(If you are visiting this site from inside China, you will need a VPN in order to view the photos, charts, and tables. Sorry)
First you need to ignore any and all comments about teacher wages and earnings that are posted by china-tesol.com, abroad.com, eslcafe.com and any other forum or website that makes money doing teacher placements and/or selling resumes. They have a huge conflict of interest since they profit from teachers in a big way. They are sly and devious scammers who want to program you to believe that the most you can earn in China is 4,000 to 10,000 yuan per month as a teacher. THIS IS A BIG LIE! But if they can get you to believe this, they will take 20%-60% of your wages every month for a year! These fraudsters are not all Chinese, but 80% of them are. You can get a list of all these scam and fake agents at:
2013 CHINA SCHOOL, RECRUITER, & AGENT BLACKLIST
In reality, if you find work directly with a school or training center, your wages can go up to 20,000 yuan per month, but never with a university. To make the most money in China you need to work for a private international school. But the agents will not tell you about this because they want you to take ANY job that gets them paid, even if they get you hired by an unregistered and unlicensed school, or one of the many that will use, abuse and exploit you. One big problem is that roughly 40% of all teaching jobs are now obtained through agents. This allows the minority to artificially control the labor rates for the majority. In effect, the laziness of a few is costing us all serious money. Read this article so you know what you are up against...
What the agents don't tell you are all the horrible things they don't want you to know because then you would not even think about working as a teacher in China. The one thing they never want you to see is the annual report from the China Foreign Teachers Union which you can read here...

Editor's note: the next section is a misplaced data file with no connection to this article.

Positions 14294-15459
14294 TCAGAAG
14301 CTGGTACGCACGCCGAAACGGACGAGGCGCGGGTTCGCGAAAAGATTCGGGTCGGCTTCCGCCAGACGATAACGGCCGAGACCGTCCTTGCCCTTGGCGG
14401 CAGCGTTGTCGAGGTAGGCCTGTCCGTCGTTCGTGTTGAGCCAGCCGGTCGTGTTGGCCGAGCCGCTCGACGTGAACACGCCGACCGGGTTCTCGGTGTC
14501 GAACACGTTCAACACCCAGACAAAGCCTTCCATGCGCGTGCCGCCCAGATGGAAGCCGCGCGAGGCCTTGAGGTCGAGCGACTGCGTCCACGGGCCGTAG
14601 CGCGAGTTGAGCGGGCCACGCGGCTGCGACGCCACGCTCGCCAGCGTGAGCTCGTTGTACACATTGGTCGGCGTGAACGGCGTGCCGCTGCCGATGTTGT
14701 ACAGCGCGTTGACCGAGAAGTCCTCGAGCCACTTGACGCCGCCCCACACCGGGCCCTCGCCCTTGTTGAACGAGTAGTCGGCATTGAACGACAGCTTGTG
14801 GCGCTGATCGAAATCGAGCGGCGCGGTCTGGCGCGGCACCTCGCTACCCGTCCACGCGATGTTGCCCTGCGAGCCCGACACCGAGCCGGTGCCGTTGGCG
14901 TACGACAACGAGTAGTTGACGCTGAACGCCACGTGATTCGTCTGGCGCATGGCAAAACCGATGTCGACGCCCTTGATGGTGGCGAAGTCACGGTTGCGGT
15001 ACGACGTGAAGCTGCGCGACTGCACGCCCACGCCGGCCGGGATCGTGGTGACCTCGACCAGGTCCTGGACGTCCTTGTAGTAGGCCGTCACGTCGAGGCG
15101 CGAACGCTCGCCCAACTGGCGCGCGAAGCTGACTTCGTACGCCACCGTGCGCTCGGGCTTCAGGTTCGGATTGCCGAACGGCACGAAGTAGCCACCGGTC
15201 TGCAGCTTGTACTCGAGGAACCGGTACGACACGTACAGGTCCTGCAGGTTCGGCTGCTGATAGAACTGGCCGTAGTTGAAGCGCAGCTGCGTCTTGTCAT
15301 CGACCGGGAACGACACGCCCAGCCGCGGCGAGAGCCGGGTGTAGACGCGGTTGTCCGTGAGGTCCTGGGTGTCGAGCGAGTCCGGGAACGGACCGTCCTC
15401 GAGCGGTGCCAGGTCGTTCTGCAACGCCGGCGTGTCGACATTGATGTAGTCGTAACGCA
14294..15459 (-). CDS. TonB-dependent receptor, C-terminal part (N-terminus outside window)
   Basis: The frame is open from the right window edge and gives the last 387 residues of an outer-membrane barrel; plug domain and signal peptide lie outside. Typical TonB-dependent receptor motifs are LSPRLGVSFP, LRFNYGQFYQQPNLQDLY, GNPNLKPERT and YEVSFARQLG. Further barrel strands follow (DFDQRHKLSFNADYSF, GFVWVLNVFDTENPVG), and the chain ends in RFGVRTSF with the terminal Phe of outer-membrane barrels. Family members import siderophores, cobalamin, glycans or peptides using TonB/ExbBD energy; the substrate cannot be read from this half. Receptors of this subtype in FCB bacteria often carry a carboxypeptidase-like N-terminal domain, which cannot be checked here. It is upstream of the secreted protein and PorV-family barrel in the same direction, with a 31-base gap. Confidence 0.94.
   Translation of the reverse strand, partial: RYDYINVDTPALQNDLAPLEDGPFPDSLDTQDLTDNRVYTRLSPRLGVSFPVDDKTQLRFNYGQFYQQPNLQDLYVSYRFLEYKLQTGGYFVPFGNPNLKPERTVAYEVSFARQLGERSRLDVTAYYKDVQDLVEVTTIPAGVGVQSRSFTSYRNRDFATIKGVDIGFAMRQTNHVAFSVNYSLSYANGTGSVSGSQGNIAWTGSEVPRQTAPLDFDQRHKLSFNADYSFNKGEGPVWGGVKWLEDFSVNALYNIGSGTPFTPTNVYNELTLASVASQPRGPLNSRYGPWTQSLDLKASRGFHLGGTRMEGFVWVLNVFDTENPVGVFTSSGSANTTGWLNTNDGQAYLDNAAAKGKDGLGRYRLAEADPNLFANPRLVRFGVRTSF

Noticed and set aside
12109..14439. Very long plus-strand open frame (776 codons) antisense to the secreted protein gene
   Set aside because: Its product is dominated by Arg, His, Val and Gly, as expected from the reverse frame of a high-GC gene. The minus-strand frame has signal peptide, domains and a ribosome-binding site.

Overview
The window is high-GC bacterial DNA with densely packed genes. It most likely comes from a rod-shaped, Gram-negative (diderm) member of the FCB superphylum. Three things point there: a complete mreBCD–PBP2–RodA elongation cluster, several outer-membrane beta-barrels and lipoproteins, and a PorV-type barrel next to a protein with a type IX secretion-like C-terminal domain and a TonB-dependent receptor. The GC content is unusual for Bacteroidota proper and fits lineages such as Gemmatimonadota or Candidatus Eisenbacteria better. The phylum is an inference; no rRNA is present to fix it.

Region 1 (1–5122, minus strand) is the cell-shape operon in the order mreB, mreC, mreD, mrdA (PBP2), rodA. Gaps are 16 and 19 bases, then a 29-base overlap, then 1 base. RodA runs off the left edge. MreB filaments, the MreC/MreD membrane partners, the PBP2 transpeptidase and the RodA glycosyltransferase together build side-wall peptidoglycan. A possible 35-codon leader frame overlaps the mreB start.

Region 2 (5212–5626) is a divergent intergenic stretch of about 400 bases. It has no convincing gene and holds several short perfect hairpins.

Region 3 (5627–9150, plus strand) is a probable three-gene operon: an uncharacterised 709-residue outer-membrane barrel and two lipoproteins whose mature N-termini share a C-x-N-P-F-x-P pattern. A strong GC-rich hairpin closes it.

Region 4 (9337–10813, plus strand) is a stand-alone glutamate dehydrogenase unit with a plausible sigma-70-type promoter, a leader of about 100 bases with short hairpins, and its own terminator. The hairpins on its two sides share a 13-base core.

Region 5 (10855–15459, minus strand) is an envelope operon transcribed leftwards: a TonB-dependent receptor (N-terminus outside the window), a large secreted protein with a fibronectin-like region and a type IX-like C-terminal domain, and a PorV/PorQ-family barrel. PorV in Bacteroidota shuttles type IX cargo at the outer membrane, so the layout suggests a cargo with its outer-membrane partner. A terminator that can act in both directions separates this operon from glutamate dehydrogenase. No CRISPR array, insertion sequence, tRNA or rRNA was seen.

92% of Agents & Recruiters in China are not licensed.
They will use any lie to get you to sign a contract to collect their fee.
Once you sign their contract they care nothing about your fate nor problems.
Likewise they do not want you to read these below articles neither. This is why they spend a lot of money on SEO to make sure their propaganda ads gets on the first page of Google - hoping you never go to page 2, 3, 4, or 5, and learn about the suicide rate, rapes, and other horror stories of foreign teachers in China, including the murder of American Darren Russell - a teacher in South China.
The more you read independently the faster you will learn the truth. The hustlers who earn thousands of dollars every month from bringing teachers to China not only sell your resumes and do placements, but many also sell books, tapes, visa services, travel packages and even your personal data to identity thieves. They want you to think China is paradise for teachers. It is all a crock of BS and a very well-orchestrated racket that has been going on since 2007. Read and learn or you will be victimized and forfeit a huge part of your earnings which they take not once - but every month from your paycheck. In fact, many of them collect your paycheck for you because they do not want you to know what they are taking from your salary. And for God's sake - don't fall for the Z Visa bait trick.